One of the pleasant surprises I had upon moving to Des Moines was discovering the lovely Des Moines Art Center. I’ve oohed and aahed over it previously (here too!), but today I would like to highlight it’s lovely architecture.
For those of you who think Iowa is simply a giant field of corn with a pig in the middle of it, check this out:
As noteworthy as the art collection is at the Des Moines Art Center, the museum likewise boasts an outstanding collection of architecture. The three architects who have collaborated in the design of the museum, Eliel Saarinen, I. M. Pei and Richard Meier, are among the greatest names in architecture of the 20th century. Though each represents a very different style and period of modern architecture, their combined efforts, starting with Saarinen’s original Lannon stone building, followed in 1968 by Pei’s bushhammered concrete addition, and Meier’s three-part clad porcelain and granite addition in 1985, have resulted in a unique architectural achievement. [from here]
Pretty neat stuff, huh? I am curious to learn more about the challenges the curators have faced over the years, trying to preserve and install artwork in an architecturally significant (and perhaps overly artistic) space. For example, the Meier space welcomes a lot of sunlight, which has to be taken into consideration when deciding which pieces to place in the galleries.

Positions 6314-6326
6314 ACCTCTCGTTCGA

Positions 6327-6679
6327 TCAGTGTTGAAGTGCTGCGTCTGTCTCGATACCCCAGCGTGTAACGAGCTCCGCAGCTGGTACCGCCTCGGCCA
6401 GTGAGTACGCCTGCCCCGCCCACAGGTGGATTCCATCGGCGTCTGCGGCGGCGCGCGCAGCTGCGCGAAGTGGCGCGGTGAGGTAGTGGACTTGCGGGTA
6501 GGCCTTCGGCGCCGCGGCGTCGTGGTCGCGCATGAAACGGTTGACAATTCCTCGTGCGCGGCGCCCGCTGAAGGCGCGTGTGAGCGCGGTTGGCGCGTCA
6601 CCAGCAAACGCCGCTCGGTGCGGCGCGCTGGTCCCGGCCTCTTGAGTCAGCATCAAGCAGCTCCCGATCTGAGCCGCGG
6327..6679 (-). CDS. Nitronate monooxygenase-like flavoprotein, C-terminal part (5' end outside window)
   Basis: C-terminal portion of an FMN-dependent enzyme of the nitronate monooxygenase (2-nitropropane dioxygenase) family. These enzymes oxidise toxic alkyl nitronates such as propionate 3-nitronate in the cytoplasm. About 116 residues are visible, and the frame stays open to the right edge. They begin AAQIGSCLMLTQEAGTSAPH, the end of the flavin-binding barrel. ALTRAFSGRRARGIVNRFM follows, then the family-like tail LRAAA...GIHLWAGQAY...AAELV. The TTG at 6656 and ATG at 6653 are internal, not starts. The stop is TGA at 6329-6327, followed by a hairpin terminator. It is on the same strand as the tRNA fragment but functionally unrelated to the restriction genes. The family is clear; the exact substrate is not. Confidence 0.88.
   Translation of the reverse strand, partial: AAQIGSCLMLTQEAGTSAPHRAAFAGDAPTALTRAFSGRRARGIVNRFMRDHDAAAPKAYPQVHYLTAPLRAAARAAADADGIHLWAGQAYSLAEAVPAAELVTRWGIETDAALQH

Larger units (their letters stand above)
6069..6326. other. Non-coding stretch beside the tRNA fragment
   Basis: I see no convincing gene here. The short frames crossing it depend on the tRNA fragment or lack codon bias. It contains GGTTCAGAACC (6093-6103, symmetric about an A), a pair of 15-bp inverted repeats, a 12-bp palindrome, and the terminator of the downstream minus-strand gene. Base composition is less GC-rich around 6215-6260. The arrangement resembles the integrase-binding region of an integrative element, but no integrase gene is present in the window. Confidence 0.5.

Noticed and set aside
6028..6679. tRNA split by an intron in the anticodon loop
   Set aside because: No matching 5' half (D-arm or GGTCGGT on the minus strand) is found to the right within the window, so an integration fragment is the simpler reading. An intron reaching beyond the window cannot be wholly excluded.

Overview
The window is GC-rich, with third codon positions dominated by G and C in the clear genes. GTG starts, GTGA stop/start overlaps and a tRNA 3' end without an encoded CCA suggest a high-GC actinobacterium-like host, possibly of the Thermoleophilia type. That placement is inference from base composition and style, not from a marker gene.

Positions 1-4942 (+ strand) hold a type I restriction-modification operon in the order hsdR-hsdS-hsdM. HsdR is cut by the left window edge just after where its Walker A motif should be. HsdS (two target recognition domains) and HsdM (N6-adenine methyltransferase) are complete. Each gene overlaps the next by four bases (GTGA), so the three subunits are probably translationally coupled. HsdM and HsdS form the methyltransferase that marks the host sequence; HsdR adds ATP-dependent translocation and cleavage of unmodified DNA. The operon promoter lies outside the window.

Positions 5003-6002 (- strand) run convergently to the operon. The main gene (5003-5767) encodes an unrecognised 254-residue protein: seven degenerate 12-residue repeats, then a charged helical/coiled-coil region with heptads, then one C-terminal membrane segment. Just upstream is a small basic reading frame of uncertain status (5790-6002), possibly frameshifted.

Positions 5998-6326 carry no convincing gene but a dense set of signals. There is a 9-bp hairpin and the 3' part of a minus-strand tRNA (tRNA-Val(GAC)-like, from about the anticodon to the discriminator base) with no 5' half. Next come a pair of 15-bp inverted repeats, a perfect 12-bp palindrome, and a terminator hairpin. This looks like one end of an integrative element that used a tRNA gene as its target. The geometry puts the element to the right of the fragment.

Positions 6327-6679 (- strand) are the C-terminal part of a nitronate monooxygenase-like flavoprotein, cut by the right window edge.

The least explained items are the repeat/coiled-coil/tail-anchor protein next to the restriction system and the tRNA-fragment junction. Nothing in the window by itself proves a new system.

But, for today, back to the pretty photos:
and, last but not least,
And yes, that’s me in the wedding dress. Are you tired of seeing our wedding photos everywhere yet? 🙂
I’ll admit, I am particularly enamored with the Saarinen portion of the building–the original section–perhaps because A. It’s by Eliel Saarinen (who drew the famous but not realized Tribune Tower drawing) and B. His son, Eero designed the Gateway Arch in St. Louis and the University of Chicago Law School (U of C being right down the road from where I used to work.)
So now you know. Iowa is more than corn and pigs. Hooray!